They target consumers that care about the performance of their cars and understand the importance of a healthy engine. A list of top tier gasoline retailers can be found at (http://www.toptiergas.com/retailers.html). Gasoline providers that are not top tier gasoline retailers employ a different marketing strategy. They target consumers that are more concerned about price, and perhaps less concerned about the quality of fuel or recommendations of the auto manufacturers. Brands such as Arco,(arco.com) purchase “rack” gasoline from refiners, ( Arco purchases rack gasoline from BP) and markets their gasoline products with emphasis on lower prices. Arco uses a price differentiation strategy.

By blending only enough additive to meet or exceed the EPA and ASTM standards, Arco claims to save consumers between 5 and 10 cents per gallon based on a Lundberg price survey* (July 2011 to August 2012). Another marketing strategy of a non top tier gasoline is co-branding. Marathon brand gasoline has co-branded their gasoline products with STP. By utilizing the well known and respected STP brand of detergent additives in their gasoline and using double the amount required by the EPA, they have achieved a perceived quality differentiation from all other non top tier retailers.

This strategy enables Marathon to attract price conscious drivers as well as consumers loyal to the STP brand of products. (marathonpetroleum.com 2011) Integrated refineries such as ChevronTexaco, Phillips 66, Marathon Ashland, British Petroleum and many others sell their products through a combination of company owned and operated outlets, franchised outlets, and independent dealers called “Jobbers”.

Although each category has different levels of control maintained by the refinery, the refiner needs to ensure both the quality of the product through inspections and prices being charged for the product. (Kleit,2003) Because “Jobbers” may own several retail franchises and purchase from more than one refiner, refiners spend substantial time and money to test and inspect franchisee and jobber outlets that carry the brand logo for cleanliness and quality, as well as ensure that the outlet is not free riding on the brands reputation by offering a gasoline of lower quality than that which is implied by the trusted brand name of the refiner.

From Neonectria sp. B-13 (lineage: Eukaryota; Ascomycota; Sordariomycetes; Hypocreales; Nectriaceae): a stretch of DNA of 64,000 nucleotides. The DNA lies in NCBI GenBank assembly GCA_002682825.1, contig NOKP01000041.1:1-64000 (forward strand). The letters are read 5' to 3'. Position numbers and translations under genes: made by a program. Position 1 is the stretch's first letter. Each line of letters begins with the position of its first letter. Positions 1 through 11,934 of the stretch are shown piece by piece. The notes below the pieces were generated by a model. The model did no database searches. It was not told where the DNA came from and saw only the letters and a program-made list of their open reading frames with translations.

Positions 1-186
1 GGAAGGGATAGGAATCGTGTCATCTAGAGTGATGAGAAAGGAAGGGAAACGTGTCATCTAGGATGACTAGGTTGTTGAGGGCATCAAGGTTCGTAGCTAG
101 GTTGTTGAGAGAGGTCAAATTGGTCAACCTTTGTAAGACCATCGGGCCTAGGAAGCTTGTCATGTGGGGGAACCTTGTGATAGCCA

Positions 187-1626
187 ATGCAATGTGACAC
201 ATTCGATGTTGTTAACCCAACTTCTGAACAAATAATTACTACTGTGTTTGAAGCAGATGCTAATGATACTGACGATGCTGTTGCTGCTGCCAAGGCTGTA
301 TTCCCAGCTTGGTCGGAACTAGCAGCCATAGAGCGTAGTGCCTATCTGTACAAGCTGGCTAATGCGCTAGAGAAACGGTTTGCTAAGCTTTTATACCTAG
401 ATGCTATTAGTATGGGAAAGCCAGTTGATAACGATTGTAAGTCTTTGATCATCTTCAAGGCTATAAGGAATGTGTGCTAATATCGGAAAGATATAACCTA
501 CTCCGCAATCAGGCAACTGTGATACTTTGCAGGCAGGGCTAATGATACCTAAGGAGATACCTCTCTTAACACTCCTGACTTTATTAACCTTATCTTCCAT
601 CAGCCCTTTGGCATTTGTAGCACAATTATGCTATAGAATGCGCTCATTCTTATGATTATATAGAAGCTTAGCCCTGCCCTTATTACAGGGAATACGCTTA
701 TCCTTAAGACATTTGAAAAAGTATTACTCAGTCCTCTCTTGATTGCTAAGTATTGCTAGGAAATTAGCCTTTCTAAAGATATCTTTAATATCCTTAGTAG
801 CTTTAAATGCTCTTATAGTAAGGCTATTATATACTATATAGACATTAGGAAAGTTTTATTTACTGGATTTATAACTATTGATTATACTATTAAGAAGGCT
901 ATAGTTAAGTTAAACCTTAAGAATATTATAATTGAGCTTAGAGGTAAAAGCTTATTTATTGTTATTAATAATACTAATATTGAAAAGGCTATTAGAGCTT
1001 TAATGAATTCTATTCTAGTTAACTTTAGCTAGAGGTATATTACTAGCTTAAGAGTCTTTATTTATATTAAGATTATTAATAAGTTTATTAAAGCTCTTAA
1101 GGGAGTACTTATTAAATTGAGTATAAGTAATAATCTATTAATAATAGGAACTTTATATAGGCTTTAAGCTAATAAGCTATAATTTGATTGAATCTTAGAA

Refiners must also ensure that franchisees and jobbers alike do not price the product noncompetitively. Another form of distribution is the Hypermarkets and Super convenient stores. These retail outlets specialize in selling gasoline at or near wholesale price. They offer low priced gasoline in an attempt to lure customers in for gasoline in hopes that they will purchase other products or services that the outlet offers.

These outlets purchase a portion of their supplies from the integrated refiners but have a large impact on zone pricing. Refiners understand that competitive conditions vary from one location to the next. In response, they set their wholesale prices differently to ensure demand for their product. Some of the factors that are considered include competition, economic conditions, taxes and difficulty of supplying the area.

Hypermarkets that sell gasoline at or near wholesale prices will force the refiners to lower the wholesale prices to their distributers as a way to ensure their franchisees ability to compete as well as protect the investment that the refiners have put into their branded franchises and outlets. Below is a diagram of a distribution system taken from Kliet’s” The Economics of Gasoline Retailing, Petroleum Distribution and Retailing Issues in the U.S, 2003”

References 76.com (2012). 76® Gas-Advertising. [online] Retrieved from: http://www.76.com/Advertising.aspx [Accessed: 11 Feb 2013]. Arco.com (2011). ARCO Gasoline - Straight up gas. [online] Retrieved from: http://www.arco.com/sectiongenericarticle.do?categoryId=16002945&contentI